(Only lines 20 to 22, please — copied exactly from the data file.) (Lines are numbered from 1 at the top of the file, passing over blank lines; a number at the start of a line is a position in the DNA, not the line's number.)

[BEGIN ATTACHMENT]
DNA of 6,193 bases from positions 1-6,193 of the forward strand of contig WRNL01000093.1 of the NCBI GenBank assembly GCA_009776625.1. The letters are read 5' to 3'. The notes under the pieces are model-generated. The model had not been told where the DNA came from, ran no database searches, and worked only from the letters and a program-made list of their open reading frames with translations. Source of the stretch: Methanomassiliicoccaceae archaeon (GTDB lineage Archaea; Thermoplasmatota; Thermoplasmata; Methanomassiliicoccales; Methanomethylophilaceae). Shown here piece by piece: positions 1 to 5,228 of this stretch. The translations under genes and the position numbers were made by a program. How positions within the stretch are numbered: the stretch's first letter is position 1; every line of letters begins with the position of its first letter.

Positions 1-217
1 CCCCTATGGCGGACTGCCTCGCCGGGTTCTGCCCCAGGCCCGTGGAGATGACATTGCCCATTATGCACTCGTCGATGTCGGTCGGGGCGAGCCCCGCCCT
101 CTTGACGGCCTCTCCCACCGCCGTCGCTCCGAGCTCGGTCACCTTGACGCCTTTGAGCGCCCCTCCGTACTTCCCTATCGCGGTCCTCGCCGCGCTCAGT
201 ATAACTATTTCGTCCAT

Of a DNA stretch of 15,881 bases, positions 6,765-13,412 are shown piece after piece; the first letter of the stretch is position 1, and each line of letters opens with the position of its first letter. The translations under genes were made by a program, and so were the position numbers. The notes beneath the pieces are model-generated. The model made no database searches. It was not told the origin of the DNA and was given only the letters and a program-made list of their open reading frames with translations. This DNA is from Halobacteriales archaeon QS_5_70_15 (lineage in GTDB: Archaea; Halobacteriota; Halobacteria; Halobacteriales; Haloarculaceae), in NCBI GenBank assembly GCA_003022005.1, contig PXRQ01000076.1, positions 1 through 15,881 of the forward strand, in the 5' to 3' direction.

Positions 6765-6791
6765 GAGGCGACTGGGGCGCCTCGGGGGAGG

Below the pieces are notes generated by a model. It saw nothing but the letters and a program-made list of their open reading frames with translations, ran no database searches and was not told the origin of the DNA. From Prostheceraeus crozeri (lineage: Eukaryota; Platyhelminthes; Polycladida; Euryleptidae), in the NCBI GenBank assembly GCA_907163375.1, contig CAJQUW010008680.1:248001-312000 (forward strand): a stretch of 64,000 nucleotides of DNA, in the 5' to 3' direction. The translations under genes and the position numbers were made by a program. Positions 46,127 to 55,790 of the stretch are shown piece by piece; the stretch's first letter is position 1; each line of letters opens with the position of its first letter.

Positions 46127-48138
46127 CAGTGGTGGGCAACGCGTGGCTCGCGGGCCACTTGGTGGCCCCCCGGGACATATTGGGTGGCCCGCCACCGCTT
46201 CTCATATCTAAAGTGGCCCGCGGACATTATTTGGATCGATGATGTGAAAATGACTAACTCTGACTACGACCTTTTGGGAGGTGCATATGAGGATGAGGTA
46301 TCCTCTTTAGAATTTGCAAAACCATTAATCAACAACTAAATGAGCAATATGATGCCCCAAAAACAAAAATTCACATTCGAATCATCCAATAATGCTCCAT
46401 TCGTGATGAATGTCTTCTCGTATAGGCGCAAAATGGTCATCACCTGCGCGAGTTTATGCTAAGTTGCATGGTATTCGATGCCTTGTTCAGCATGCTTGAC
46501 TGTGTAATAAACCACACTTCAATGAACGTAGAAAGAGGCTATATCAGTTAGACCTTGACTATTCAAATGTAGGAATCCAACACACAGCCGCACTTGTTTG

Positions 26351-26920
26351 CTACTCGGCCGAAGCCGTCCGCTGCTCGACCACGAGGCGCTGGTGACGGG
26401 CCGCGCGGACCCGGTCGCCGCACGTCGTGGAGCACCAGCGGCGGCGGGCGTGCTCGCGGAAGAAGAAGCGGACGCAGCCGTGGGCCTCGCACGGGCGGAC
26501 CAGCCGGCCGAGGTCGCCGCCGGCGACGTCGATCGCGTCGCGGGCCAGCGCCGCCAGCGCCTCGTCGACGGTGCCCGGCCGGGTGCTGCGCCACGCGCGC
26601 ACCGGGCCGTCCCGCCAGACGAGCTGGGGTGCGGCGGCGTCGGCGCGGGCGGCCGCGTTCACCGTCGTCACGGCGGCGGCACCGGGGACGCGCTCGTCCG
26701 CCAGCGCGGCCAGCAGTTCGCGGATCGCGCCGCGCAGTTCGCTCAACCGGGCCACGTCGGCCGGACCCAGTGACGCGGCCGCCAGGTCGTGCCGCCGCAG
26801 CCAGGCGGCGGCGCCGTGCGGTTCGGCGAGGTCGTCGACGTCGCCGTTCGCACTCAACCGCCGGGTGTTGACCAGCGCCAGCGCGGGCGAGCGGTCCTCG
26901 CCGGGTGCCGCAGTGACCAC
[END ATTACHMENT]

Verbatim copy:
26601 ACCGGGCCGTCCCGCCAGACGAGCTGGGGTGCGGCGGCGTCGGCGCGGGCGGCCGCGTTCACCGTCGTCACGGCGGCGGCACCGGGGACGCGCTCGTCCG
26701 CCAGCGCGGCCAGCAGTTCGCGGATCGCGCCGCGCAGTTCGCTCAACCGGGCCACGTCGGCCGGACCCAGTGACGCGGCCGCCAGGTCGTGCCGCCGCAG
26801 CCAGGCGGCGGCGCCGTGCGGTTCGGCGAGGTCGTCGACGTCGCCGTTCGCACTCAACCGCCGGGTGTTGACCAGCGCCAGCGCGGGCGAGCGGTCCTCG